Long before his name became associated with the cinema of exploitation Eurosleaze, Jesús Franco made his best films in the 1960s, productions with notable quality and genuine value, such as 'Count Dracula' and 'The Diabolical Dr. Z.' Working under the name Jess Frank, 'The Awful Dr. Orlof' is the stylish and atmospheric Spanish horror film that brought him worldwide recognition, and aside from the two just mentioned, it is arguably his finest achievement. Indeed, his camerawork is somewhat inspiring as it seamlessly moves through the romantically gothic set design of Antonio Simont and appreciates their beauty from a distance.
Employing the signature feel of Hammer Films and the visual styles of Baroque atmospherics popular in European horror at the time, Franco immerses his shocking tale of murder and the undead with beautifully spooky shadows. Since much of the narrative takes place at night, it's essential to see the cobblestone streets shimmer from the moonlight and the narrow passages between buildings congested with an unnerving fog. Even when inside a cabaret show, light and shadows seem to dance with one another while a sensual lady on stage sings a passionate melody. It's thanks to the eerily hypnotic photography of Godofredo Pacheco that many of these sequences are made so hauntingly memorable.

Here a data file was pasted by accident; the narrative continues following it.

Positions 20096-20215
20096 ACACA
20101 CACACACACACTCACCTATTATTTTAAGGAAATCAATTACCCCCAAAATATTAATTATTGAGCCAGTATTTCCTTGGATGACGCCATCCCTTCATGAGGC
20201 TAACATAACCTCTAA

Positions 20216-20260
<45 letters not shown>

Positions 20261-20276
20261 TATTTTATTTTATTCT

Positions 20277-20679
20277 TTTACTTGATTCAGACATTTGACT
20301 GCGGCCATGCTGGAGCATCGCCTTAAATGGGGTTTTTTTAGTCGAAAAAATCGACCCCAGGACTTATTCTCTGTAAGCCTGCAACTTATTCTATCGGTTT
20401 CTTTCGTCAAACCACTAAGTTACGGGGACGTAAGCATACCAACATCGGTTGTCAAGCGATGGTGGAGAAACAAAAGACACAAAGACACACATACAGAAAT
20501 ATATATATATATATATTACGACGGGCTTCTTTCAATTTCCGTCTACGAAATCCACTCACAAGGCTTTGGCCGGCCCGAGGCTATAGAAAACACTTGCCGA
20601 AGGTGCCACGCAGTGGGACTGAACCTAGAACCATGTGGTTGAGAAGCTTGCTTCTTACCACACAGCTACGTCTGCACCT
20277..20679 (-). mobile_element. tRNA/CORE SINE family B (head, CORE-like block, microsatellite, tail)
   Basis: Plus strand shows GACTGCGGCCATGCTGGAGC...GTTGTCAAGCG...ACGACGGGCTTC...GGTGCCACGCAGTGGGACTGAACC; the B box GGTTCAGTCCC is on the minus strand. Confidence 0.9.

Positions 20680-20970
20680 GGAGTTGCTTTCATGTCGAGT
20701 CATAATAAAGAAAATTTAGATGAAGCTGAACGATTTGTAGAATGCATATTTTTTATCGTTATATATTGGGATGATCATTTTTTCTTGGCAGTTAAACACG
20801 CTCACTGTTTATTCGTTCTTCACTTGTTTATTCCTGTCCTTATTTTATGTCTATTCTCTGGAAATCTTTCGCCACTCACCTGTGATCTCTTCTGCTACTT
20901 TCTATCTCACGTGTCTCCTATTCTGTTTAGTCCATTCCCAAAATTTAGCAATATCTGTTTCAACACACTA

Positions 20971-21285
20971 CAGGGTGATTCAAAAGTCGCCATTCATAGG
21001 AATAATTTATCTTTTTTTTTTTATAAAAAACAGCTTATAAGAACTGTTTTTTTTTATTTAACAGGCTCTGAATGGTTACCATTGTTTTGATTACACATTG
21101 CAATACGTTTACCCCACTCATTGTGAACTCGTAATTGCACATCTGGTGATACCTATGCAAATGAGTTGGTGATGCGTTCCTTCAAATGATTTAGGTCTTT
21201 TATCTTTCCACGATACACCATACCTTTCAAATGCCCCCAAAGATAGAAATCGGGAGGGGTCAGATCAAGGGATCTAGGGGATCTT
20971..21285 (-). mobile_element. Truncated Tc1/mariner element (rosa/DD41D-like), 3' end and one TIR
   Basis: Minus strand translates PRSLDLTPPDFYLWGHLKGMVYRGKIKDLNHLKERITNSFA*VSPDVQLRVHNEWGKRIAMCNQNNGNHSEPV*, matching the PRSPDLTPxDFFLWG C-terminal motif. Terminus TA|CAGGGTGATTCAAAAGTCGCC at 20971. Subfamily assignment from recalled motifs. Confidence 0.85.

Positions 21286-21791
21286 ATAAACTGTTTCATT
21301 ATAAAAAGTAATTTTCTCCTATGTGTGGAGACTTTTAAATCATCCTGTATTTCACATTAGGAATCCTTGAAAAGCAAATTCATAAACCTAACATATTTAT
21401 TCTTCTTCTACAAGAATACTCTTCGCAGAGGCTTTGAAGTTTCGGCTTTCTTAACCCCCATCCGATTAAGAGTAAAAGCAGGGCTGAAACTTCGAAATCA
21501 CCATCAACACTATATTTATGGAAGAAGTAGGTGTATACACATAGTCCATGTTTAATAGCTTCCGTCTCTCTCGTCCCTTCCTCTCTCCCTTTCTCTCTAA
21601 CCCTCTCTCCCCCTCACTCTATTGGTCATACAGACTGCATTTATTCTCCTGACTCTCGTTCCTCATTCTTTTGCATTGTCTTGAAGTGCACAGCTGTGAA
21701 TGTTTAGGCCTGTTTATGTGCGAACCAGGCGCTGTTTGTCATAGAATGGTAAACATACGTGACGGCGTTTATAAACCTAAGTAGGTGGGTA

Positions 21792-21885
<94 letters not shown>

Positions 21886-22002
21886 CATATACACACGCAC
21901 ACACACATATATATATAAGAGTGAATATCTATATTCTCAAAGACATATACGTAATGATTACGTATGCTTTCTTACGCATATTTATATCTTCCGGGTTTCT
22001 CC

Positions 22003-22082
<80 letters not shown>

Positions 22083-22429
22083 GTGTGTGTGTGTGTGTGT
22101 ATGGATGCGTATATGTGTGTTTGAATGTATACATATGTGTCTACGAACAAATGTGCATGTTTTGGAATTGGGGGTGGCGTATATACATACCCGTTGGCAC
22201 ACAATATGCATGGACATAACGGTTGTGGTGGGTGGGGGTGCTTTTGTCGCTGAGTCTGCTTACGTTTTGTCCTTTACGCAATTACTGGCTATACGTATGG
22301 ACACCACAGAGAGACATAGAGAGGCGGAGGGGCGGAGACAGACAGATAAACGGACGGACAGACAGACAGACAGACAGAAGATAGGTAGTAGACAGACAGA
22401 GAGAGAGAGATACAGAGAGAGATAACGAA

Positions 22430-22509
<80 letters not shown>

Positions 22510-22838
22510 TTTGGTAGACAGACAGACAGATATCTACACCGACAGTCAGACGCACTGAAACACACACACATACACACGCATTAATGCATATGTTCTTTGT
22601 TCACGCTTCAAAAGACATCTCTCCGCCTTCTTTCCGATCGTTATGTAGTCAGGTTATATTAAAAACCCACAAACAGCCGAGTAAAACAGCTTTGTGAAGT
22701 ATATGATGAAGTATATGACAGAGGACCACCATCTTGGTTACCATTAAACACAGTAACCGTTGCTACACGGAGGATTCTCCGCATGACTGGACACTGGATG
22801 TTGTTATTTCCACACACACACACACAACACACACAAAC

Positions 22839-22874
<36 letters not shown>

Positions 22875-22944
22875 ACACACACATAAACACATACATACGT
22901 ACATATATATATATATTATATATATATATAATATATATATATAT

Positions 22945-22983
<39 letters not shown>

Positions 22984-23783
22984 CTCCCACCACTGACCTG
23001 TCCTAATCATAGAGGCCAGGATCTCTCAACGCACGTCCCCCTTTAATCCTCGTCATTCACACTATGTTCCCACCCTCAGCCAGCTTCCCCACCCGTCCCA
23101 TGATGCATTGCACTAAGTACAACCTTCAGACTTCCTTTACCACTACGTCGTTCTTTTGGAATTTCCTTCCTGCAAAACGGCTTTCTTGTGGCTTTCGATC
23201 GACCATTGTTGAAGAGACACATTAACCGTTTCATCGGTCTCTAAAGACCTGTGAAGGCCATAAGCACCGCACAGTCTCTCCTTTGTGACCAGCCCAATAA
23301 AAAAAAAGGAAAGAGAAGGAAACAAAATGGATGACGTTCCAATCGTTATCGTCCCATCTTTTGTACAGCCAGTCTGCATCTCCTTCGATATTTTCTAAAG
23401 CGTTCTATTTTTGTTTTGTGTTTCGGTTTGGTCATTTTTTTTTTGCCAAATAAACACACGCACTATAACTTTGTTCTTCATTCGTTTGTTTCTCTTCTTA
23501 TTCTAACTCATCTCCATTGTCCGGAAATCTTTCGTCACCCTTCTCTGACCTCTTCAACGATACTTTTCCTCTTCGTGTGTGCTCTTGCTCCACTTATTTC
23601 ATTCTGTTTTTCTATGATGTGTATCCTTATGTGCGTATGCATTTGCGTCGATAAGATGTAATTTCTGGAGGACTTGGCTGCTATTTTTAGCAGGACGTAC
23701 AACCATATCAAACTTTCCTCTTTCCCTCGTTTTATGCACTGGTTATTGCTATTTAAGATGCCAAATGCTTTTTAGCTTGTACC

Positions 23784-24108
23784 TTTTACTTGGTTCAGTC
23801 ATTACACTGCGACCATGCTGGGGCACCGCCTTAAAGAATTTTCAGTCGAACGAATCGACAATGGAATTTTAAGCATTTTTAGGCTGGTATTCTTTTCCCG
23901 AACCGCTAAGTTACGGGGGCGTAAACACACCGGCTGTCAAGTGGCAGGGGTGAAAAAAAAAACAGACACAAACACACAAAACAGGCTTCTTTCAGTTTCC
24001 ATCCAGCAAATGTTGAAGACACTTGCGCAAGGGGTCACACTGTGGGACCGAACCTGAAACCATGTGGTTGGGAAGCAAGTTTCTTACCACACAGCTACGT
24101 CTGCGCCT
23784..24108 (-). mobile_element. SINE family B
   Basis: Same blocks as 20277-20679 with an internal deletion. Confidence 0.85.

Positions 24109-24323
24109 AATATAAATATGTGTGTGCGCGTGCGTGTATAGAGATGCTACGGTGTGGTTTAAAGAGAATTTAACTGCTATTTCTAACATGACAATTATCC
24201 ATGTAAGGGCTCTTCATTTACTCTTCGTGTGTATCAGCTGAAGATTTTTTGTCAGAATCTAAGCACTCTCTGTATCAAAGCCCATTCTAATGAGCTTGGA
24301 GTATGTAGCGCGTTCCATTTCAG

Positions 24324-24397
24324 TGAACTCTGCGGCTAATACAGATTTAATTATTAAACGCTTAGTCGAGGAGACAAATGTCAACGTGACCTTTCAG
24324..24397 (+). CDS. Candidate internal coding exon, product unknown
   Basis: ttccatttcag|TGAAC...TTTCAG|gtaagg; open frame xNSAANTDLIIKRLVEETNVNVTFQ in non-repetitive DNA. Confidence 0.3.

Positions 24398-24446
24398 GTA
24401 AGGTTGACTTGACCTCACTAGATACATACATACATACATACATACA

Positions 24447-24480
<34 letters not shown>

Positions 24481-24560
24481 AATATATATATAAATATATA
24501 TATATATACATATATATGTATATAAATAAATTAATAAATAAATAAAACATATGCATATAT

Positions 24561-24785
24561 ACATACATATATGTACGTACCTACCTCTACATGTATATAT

Those moments when Franco and Pacheco's efforts are in perfect, spine-chilling harmony are ironically having to do with our dastardly villain performing his evil deeds. Dr. Orlof (Howard Vernon) and his zombie-like henchman Morpho (Ricardo Valle) — a recurring character name used in many of Franco's later films — walk the streets of France with a creepy swagger and determination, deceiving young working girls into their deaths. Indeed, eye-witnesses to his murderous tendencies describe Orlof as a darkly sinister man with a stare that reaches deep into your soul. And wouldn't you know it, Vernon does have that magical presence, aided by beautifully placed shadows just under his brows. Valle, on the other hand, walks around with fake, bulging eyes that more comical than scary.
Despite Franco writing the original screenplay, the plot undeniably borrows from Georges Franju's 'Eyes without a Face,' or at least from the Jean Redon novel on which the horror classic is based, and from Walter Summers' 'The Dark Eyes of London,' especially in the Morpho character. It follows the once-prominent but now mentally disturbed Dr. Orlof on his crazed pursuit of repairing his daughter's disfigured face, which he tries to do by making skin grafts from kidnapped women. Inspector Tanner (Conrado San Martín) is the man in charge of the case but doesn't have any leads to go on. One pretty amusing scene has the few eyewitnesses describe the kidnapper to Tanner while a sketch artist draws the details.